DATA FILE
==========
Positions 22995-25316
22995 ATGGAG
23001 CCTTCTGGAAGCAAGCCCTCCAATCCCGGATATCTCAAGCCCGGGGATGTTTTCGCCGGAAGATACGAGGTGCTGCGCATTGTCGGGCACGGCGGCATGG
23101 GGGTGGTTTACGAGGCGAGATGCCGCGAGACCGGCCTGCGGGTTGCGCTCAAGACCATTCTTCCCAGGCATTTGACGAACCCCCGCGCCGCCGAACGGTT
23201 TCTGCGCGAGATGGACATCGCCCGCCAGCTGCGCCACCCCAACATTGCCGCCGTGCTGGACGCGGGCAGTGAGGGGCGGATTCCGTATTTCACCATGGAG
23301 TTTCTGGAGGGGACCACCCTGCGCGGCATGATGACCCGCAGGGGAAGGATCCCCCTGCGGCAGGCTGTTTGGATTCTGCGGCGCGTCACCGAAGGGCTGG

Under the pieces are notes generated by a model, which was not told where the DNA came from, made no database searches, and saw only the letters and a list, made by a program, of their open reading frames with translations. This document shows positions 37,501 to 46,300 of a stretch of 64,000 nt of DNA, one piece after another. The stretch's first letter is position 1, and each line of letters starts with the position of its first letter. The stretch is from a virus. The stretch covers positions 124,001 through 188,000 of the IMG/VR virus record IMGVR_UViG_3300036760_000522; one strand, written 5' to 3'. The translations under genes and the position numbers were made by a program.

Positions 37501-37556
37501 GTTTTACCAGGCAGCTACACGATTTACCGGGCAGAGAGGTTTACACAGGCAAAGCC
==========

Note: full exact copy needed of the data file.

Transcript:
Positions 22995-25316
22995 ATGGAG
23001 CCTTCTGGAAGCAAGCCCTCCAATCCCGGATATCTCAAGCCCGGGGATGTTTTCGCCGGAAGATACGAGGTGCTGCGCATTGTCGGGCACGGCGGCATGG
23101 GGGTGGTTTACGAGGCGAGATGCCGCGAGACCGGCCTGCGGGTTGCGCTCAAGACCATTCTTCCCAGGCATTTGACGAACCCCCGCGCCGCCGAACGGTT
23201 TCTGCGCGAGATGGACATCGCCCGCCAGCTGCGCCACCCCAACATTGCCGCCGTGCTGGACGCGGGCAGTGAGGGGCGGATTCCGTATTTCACCATGGAG
23301 TTTCTGGAGGGGACCACCCTGCGCGGCATGATGACCCGCAGGGGAAGGATCCCCCTGCGGCAGGCTGTTTGGATTCTGCGGCGCGTCACCGAAGGGCTGG

Under the pieces are notes generated by a model, which was not told where the DNA came from, made no database searches, and saw only the letters and a list, made by a program, of their open reading frames with translations. This document shows positions 37,501 to 46,300 of a stretch of 64,000 nt of DNA, one piece after another. The stretch's first letter is position 1, and each line of letters starts with the position of its first letter. The stretch is from a virus. The stretch covers positions 124,001 through 188,000 of the IMG/VR virus record IMGVR_UViG_3300036760_000522; one strand, written 5' to 3'. The translations under genes and the position numbers were made by a program.

Positions 37501-37556
37501 GTTTTACCAGGCAGCTACACGATTTACCGGGCAGAGAGGTTTACACAGGCAAAGCC